The bar for first-party PlayStation exclusives has been raised in Santa Monica Studios’ latest third-person opus.
How do you follow up what many players consider one of the best soft reboots to an established first-party franchise of all time? With a sequel, of course. Obvious though that next step was, actually topping 2018’s God of War still sounded like a tall order for Santa Monica Studio. After all, while Kratos’ sombre reinvention of a character previously steeped in anger and revenge initially came as a surprise, the resulting adventure was a great rumination on the idea that change (however unlikely) is possible. Even more impressive, then, is that in just four years, the reformed Spartan-turned-god has returned with an even grander, more ambitious journey that is equal parts emotional and introspective. God of War Ragnarök is the well-oiled machine of third-person action games.
The point constantly hammered into you during the course of this 25- to 30-hour adventure is there in the subtitle: Ragnarök is coming. Much more than just a grand-sounding threat, though, averting this prophesied end of days serves as the main driver for Kratos and Atreus this time around. As you can imagine, the father-and-son duo have differing opinions on how to go about doing this, creating an ever-present friction between the two. Atreus is older, but not necessarily wiser or less boisterous. Kratos, meanwhile, still touts a hard exterior that makes it hard for him to break out of his fatherly instincts that are almost too protective.
I believed in the pair’s dynamic every step of the way, largely thanks to Christopher Judge and Sunny Suljic’s nuanced performances, of which much is asked. It’d be so easy for Judge to pepper his Kratos with nothing but monosyllabic line deliveries due to the inherent bluntness of the character, for instance, but through his interaction with others, he carves out pockets of subtlety between the grunts and grumbles.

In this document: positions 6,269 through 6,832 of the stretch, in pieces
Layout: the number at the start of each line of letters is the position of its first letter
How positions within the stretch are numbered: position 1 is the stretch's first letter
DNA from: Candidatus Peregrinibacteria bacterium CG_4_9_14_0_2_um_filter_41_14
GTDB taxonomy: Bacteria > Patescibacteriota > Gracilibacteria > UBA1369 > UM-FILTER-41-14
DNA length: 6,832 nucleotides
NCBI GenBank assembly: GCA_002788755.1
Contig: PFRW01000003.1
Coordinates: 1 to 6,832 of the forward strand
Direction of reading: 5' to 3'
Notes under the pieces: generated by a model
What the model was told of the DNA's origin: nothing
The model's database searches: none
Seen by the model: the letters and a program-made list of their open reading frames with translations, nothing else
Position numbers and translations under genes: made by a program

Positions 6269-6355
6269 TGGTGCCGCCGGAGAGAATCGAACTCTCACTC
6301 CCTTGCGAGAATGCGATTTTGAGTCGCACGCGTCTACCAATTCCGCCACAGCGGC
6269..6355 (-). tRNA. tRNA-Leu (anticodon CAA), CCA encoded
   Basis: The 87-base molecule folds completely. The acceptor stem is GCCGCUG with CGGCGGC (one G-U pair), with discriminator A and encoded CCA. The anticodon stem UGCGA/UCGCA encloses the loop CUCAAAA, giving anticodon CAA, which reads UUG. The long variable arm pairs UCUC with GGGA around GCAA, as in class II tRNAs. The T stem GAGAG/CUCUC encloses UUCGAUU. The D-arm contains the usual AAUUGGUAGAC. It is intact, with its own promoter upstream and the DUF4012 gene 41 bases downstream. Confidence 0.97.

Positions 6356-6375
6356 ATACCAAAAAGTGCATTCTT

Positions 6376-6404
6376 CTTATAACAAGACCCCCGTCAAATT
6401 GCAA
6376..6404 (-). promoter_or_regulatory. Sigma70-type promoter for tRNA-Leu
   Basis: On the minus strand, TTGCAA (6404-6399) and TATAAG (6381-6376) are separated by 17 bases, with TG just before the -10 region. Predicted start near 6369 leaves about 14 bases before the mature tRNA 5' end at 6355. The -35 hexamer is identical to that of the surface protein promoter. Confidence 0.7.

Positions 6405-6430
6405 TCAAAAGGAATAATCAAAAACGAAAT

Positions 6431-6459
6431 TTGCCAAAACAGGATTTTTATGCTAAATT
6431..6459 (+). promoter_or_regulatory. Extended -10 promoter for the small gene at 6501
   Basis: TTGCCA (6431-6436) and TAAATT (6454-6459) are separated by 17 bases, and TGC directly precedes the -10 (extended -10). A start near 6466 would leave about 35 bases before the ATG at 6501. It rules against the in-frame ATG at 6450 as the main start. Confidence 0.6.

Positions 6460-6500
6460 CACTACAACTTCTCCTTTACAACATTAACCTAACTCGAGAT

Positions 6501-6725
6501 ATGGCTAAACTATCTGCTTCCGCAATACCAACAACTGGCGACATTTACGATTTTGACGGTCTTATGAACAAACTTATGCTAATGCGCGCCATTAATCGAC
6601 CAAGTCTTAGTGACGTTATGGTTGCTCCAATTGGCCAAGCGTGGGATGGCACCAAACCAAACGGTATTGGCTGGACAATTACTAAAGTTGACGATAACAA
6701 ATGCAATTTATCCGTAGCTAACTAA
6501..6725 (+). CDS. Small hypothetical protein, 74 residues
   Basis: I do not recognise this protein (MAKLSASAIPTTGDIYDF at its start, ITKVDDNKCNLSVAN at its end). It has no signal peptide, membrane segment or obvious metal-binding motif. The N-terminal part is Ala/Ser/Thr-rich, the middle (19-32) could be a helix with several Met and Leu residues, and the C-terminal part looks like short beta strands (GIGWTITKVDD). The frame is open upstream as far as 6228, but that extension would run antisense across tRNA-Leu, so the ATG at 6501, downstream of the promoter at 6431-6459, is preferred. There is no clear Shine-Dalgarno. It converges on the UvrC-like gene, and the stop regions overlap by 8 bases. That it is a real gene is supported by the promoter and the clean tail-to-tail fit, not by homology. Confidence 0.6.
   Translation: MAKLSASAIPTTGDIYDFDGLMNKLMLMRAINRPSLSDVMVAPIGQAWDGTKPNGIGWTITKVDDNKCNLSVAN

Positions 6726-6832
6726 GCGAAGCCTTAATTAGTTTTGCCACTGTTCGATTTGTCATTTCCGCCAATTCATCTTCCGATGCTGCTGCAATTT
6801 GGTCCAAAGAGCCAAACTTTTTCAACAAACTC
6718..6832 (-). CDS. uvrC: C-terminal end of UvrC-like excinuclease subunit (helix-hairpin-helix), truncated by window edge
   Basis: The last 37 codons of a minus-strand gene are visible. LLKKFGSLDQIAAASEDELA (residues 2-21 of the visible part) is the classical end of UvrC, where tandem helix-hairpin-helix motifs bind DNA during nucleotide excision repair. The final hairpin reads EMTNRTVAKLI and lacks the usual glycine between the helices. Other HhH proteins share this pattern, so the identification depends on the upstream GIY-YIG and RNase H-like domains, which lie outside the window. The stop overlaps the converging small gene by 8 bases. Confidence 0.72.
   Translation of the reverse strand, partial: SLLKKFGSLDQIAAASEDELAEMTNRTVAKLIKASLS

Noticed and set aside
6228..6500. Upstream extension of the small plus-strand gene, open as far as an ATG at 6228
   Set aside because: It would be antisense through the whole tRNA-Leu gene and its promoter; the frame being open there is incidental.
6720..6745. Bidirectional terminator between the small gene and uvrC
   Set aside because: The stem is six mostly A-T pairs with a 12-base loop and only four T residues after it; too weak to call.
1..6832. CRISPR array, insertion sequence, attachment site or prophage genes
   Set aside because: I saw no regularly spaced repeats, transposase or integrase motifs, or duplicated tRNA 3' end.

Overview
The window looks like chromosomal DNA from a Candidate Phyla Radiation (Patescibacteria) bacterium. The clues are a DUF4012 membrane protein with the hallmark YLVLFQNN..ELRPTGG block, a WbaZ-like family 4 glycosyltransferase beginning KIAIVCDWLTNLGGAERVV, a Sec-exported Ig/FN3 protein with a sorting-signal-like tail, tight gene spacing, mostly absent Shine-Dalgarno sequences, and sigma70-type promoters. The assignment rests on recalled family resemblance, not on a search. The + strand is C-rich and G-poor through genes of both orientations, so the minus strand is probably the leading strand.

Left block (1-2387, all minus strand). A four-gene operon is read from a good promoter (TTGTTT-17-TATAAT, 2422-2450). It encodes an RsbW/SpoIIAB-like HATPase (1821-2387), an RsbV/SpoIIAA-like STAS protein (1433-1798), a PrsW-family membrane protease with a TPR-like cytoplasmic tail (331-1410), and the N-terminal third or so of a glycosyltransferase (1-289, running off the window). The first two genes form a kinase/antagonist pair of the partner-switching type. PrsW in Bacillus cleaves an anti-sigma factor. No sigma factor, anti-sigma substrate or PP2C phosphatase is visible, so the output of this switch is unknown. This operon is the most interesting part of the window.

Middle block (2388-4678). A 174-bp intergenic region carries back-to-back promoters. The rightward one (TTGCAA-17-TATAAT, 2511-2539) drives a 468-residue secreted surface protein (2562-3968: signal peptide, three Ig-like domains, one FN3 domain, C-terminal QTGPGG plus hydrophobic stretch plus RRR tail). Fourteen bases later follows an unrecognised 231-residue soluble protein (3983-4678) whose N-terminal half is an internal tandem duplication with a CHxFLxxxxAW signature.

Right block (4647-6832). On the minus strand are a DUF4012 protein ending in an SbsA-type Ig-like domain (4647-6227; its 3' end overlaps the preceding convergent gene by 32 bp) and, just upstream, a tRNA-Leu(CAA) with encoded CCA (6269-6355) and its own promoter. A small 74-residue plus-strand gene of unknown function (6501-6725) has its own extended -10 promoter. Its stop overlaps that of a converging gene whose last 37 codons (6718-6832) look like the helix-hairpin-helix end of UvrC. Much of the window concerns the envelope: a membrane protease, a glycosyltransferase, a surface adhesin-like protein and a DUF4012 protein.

Side characters like Brok, Sindri, and Freya are all given deeper arcs to explore too, further helping to round out this changed version of the nine realms our heroes are forced to fight through. Somehow, Santa Monica Studio expertly spills these emotional beats into gameplay in ways that should be experienced first-hand.
Speaking of which, fights in Ragnarök continue to be a satisfyingly intimate affair, with the over-the-shoulder, up-close action giving every strike Kratos dishes out an incredible sense of weight, purpose, and power. Santa Monica Studio clearly recognised that nothing with the first game’s combat system was outright broken, so it’s instead chosen to layer even more flexible systems over the established framework to offer players new options and approaches in battle. Light and Heavy Runic attacks return, for example, as does Kratos’ near-unstoppable Spartan Rage ability, yet now they combine with new charge-up attacks, elemental effects, and more.
At first, enemy encounters, as fun as they are to get thrown into, appear overwhelming. Because in addition to Kratos’ standard light and heavy attacks, you’re also managing your companion character’s actions, weighing up the effectiveness of each individual armour and weapon piece’s stats, what amulet upgrades to insert, and so on. In the thrill of the action, though, having all these combat systems work in harmony only need be a luxury prioritised for sadists wanting to play on the hardest difficulty. It helps that Ragnarök never overwhelms you with these various mechanics and considerations all at once, instead dishing them out to you over an extended period of time – to the extent that I was still gaining new game-changing abilities right up until the story’s final hours.
Despite the urgency that the game’s namesake suggests, it’s easy to become distracted in Ragnarök’s changed world. You’ll revisit many of the six or seven realms you did in God of War (2018), true, but Santa Monica Studio has found smart ways to have them deliver a new treat for the eyes. Whether it’s promoting Muspelheim to more than just an endless enemy wave arena or shrouding Midgard in the relentless snow of Fimbulwinter, it’s a constant treat to see these spaces changed as a result of the oncoming catastrophe. But it’s more than that, because the side missions are more thought-through and meaningful in Ragnarök than they are in other triple-A, blockbuster games of this ilk. Odds are if a realm or character was teased beforehand, you’ll bump into them with additional exploration later on.
God of War Ragnarök is a bigger, better, and more fulfilling sequel in almost every way. It never once stumbles under the weight of its own ambition either, and acts as a perfect “Part II” to the more than solid foundation set by 2018’s gear-shift entry. The drama, combat options, traversal, world, and side missions are all improved in myriad ways, ending God of War’s Norse saga with a heartfelt bang that doesn’t skimp on spectacle.
This is what big-budget, first-party Sony exclusives are all about, and Ragnarök easily sets the new standard for the form.